Oh my. I'm guessing this writer would subscribe to the nostrum that he "opposes discrimination in all its forms," and yet didn't bat any eye when Attorney General Eric Holder championed state governments that checked the skin color of their citizens, and if that skin color was black, held those black-skinned citizens to a different standard, a lower standard, in state contracting, state hiring and state university admissions. That really is the most vile racism of our time. Sadly, he has a confused understanding of "equality." Equality in our nation refers to equal natural rights of life, liberty and property as included in the Fifth and Fourteenth Amendments. Interestingly, he refers to the Iliad in the heart of his essay. While I certainly detect what appears to be "self awareness" of the wider world on the part of this writer, I dare say that if he really gave a damn about his profession, he would have turned his considerable talents (and maybe he has in another essay) to our hideous Schools of Teacher Education, which are relentlessly focused on "process" rather than "knowledge content," including that of the great works of Homer. (See E. D. Hirsch Jr.'s book "The Schools We Need and Why We Don't Have Them.") Namely, if we had Schools of Teacher Education that equipped teachers to focus on actual literacy, I dare say the appreciation of poetry would go up amongst the general public, not down. Instead, the writer, succumbing to the "tyranny of the moment," has engaged in mental self-flagellation exposing once again the insidious ignorance, racism and sexism of the progressive chattering class.


GregBell
8/10/2019 5:57:12 PM

I, too, as a 'straight white guy,' have been coming to grips with the case Bob Hicok makes so well. In preparation for the Melville Bi-Centennial I've just been reading an essay on Moby Dick by D.H. Lawrence. Melville wrote his masterpiece in the run-up to the Civil War, but life aboard a whaler was another sort of society. The shrewd Mr. Lawrence makes these observations: "This Pequod, ship of the American soul. America! Then such a crew. Renegades, castaways, cannibals: Ishmael, Quakers. America! Three giant harpooners to spear the great white whale. 1. Queequeg, the South Sea Islander, all tattooed, big and powerful. 2. Tashtego, the Red Indian of the sea-coast, where the Indian meets the sea. 3. Daggoo, the huge black negro. There you have them, three savage races, under the American flag, the maniac captain, with their great keen harpoons, ready to spear the white whale. Many races, many peoples, many nations, under the Stars and Stripes. Beaten with many stripes." And, in brief, his conclusion: "Doom! Doom! Doom! Something seems to whisper it in the dark trees of America. Doom! Of what? We are doomed. And the doom is in America. The doom of our white day." The prescient Melville & Lawrence were ahead of the curve. What we see being played out in the world of poetry we may also see writ large in society as reactionary pushback from the white nationalist and--worse yet--the white supremacist movements, as they struggle to hold on to the mythical past. Now, as refugee migration ratchets up with the results of Climate Crisis, it's only bound to get worse. We'd all better buckle up. It's going to be a bumpy ride.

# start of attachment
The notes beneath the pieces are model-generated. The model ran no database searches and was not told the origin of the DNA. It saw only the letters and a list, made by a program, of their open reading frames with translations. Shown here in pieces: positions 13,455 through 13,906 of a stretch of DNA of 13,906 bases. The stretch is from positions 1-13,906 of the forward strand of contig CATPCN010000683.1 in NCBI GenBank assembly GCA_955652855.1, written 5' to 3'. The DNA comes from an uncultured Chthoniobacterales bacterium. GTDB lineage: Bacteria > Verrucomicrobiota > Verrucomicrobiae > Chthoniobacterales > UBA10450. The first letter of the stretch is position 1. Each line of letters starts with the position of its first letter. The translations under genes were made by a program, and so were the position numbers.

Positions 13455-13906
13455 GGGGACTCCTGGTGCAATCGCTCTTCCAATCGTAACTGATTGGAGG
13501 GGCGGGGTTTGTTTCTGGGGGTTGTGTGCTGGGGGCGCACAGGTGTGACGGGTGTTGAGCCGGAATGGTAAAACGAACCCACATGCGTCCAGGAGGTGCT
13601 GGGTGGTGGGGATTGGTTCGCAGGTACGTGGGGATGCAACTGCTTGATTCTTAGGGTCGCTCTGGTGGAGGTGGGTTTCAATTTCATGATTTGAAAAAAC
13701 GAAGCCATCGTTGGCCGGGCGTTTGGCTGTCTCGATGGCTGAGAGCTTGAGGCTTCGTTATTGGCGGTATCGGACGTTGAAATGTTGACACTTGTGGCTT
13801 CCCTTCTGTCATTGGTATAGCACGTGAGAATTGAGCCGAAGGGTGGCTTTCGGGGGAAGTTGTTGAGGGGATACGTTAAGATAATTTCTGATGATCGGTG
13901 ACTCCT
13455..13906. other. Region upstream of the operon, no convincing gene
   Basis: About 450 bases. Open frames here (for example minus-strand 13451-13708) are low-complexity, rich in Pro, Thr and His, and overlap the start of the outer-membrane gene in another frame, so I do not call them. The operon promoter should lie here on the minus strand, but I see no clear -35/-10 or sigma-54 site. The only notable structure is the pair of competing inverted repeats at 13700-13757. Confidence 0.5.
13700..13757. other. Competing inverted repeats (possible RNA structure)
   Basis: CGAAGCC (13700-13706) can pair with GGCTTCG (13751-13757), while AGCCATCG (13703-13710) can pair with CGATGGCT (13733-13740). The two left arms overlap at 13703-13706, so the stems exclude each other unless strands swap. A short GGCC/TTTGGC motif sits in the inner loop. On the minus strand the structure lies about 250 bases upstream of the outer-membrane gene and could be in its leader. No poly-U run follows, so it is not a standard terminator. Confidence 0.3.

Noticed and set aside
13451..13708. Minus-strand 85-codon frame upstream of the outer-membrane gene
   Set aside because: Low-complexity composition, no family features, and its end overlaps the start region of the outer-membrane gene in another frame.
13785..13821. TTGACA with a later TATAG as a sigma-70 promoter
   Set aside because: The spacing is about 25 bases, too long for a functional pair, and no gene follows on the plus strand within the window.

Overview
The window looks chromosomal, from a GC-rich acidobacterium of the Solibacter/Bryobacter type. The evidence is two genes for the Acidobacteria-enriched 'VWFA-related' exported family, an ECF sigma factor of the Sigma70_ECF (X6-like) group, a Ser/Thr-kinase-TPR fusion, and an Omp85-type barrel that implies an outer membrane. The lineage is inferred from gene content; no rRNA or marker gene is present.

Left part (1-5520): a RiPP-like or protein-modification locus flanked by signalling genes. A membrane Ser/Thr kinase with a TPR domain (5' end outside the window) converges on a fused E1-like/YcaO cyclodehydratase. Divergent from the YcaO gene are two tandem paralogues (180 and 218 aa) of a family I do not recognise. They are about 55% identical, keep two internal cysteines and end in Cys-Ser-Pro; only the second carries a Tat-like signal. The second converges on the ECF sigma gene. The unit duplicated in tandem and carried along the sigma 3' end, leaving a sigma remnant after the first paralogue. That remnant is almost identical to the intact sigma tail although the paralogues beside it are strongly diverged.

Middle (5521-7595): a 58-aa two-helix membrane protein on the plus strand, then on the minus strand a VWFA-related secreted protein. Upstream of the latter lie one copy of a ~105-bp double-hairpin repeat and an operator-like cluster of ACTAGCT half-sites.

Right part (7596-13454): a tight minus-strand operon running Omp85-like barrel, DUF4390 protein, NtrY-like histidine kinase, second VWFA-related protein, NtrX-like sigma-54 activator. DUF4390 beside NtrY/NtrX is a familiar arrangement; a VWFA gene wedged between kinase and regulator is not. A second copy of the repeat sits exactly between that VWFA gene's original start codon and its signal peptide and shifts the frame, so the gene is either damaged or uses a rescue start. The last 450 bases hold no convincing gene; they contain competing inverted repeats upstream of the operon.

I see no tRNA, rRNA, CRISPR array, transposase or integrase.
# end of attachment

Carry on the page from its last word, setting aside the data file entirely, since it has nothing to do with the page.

David Kirby
8/10/2019 10:18:01 AM

Bob Hicok says what I've been thinking for a long time, except he says it better. It's not surprising that a few readers bristle with resentment as they misread him, but, no, he's not lamenting the demotion of poets like himself and me, who's just as straight and white as Hicok and a good deal older. To miss his welcoming tone is to engage in what New York Times columnist David Brooks calls the fallacy of the single story: you read a complex narrative and reduce it to the one thread that supports the view you already have. It's the 200th anniversary of Whitman's birth, and like him and Hicok, I say, come aboard, everybody. There's room for us all.